Mojitos For the Long Run

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Here we are in the second half of the calendar year. And the last three years give you absolutely no clue about what to expect. Today’s Daily Reckoning endeavours (to persevere) and to determine the future of corporate cash flows and the equity risk premium in emerging markets. But let’s start closer to home with a brief history of the last three second halves of the calendar year.

In the second half of 2007 – for the six months between June 1st and January 1st – the All Ordinaries finished essentially flat. In 2008, that six-month period in the second half captured some of the shock-horror of the GFC, with the All Ords down 38%. But the liquidity driven rebound of 2009 saw that same six-month period deliver a 25% gain on the index.

So in this case, history teaches us nothing, except to expect volatility. Morgan Stanley analysts say that the range-bound Aussie market could deliver some volatile profits, if you’re willing to load up on risk. In other words, it will pay to add risk now, according to the Morgan analysts.

“We continue to think now is the time to add back risk to equity portfolios, given cheap valuations on 2011 earnings,” writes equity analyst Toby Walker. “Having said that, we think range-bound and volatile markets could continue near term before a final quarter rally towards our year-end index target of 5207 [on S&P/ASX 200].”

A lot depends on what you think 2011 earnings will be. And that depends on how much growth in the real economy – if it grows it all – comes from confident consumers and business and how much comes from government-generated stimulus (less and less). The bear case is that the growth will come from neither, making it “not-growth”, or “contraction” as some of us call it.

More out of curiosity than anything else, we ran a five-year chart of the All Ordinaries this morning to see what the gross return would have been for a buy-and-hold investor. The results are in the chart below, and they’re not so flash. But then, it’s been a pretty bad five years. If you start that same chart in 2009 and roll it forward through 2014, what do you reckon it will look like?

Five Years Treading Water on the All Ordinaries

Using rolling five-year periods to determine the performance of equity markets is a favourite technique of people who tell you to buy and hold stocks for the long run. The embedded premise – which may or may not be borne out by the data – is that the longer you hold stocks, the less risky they are. Therefore, a buy-and-hold technique is the best strategy for dealing with unpredictable preiods of volatility. Set and forget!

But that strategy will turn out to be a dud if any one of several scenarios turn out to be true. For one, there is the “weight of money” argument here in Australia. With retirement contributions being compulsory, there’ an argument to be made that the share market will always push higher because it’s fed by a captive stream of money that flows only one way and generally into one asset class.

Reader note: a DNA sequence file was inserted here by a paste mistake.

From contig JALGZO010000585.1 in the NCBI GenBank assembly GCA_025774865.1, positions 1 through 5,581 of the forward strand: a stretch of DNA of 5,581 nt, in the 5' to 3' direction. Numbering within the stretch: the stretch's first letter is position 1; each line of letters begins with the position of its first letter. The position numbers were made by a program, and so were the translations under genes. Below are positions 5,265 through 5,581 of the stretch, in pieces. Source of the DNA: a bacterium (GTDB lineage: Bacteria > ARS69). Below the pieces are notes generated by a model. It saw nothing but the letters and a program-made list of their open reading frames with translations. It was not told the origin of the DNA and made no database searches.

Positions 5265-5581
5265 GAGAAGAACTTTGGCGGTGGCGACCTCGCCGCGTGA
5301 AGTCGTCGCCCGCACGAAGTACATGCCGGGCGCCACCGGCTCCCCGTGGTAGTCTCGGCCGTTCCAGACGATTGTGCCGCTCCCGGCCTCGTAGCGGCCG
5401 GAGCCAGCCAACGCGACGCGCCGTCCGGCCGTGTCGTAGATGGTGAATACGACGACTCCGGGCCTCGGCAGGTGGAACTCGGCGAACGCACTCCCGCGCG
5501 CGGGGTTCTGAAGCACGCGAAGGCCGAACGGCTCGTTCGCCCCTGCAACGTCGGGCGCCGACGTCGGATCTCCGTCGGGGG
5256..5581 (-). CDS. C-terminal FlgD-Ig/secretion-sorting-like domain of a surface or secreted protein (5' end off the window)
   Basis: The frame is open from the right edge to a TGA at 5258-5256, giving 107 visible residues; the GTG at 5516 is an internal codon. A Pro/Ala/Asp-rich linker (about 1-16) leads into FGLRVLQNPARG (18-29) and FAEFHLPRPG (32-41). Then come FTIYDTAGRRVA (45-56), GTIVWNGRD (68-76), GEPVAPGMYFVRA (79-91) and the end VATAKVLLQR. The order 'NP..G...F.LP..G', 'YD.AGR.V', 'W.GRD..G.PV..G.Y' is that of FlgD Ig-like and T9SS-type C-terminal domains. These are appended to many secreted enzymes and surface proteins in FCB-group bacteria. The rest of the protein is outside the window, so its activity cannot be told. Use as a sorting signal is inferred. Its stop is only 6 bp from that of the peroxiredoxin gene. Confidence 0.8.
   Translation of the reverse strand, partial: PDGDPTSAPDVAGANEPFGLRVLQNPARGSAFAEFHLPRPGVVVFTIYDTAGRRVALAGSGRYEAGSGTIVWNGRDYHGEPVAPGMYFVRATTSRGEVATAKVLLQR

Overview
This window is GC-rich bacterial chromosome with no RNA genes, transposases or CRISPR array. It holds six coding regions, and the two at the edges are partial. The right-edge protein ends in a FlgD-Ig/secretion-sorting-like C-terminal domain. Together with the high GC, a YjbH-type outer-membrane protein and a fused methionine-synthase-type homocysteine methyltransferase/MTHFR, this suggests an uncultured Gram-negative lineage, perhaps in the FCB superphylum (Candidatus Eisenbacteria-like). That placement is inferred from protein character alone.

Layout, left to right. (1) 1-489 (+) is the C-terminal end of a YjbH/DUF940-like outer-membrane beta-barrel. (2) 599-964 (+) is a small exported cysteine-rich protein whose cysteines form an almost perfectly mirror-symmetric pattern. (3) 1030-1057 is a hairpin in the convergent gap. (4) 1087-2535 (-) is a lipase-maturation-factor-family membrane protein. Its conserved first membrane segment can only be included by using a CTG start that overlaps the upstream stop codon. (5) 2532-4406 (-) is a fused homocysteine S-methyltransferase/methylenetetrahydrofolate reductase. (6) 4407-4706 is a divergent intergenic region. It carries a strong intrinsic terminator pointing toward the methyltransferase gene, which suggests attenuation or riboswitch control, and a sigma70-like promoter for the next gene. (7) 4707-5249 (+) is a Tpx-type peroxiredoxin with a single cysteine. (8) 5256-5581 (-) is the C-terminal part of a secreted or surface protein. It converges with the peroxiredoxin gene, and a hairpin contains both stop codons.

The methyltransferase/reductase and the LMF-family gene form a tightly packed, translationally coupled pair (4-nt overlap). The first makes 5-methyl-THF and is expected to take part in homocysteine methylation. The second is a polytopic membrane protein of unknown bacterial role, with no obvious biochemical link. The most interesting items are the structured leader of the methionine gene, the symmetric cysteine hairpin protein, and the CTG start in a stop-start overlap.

It will be interesting to see how fund managers behave in the coming years. For the most part, fund managers buy shares because it’s what they get paid to do, the way bakers bake bread and chandlers make candles.

True, buying stocks because it’s what you’re expected to is not terribly imaginative. But in a world of relative returns – where your performance is judged on matching the index – it’s almost a self-fulfilling argument: buy the same stocks everyone else is buying and you’ll at least match the market. Chandle away by day and drink mojitos by night.

That works out well for the fund manager, but maybe not as well for the individual investor (especially if you don’t like mojitos). But the individual investor does have an advantage over your average institutional fund manager: he can think freely and act independently.

If he’s a thinking man’s investor we think he’ll ask himself something like the following question: will stocks consistently deliver a rate of return over and above the so-called risk-free rate of return in government bonds in the next ten years?

This question about the equity risk premium – what stocks are expected to return over long-term government bond yields – is an especially fascinating question right now. Right now, investors are absolutely in love with long-term government debt. This is one way of saying that they expect a much lower equity risk premium in the coming years. But what does that mean?

Well, stocks can only pay dividends or grow earnings by growing their business. And a company can only grow its business if people are spending money. A lower equity risk premium means investors expect lower earnings growth. And it should follow that lower corporate earnings growth in the aggregate should mean lower GDP growth.

All of this, by the way, is an inherently deflationary argument. Asset prices fall as the equity risk premium collapses. The balance sheet recession in which households and businesses pay off debt, increasing saving, and reduce spending, becomes the balance sheet depression and stocks fall further. This is the scenario in which investors begin to choose a fixed income strategy – a regular payment from a creditor – over equities.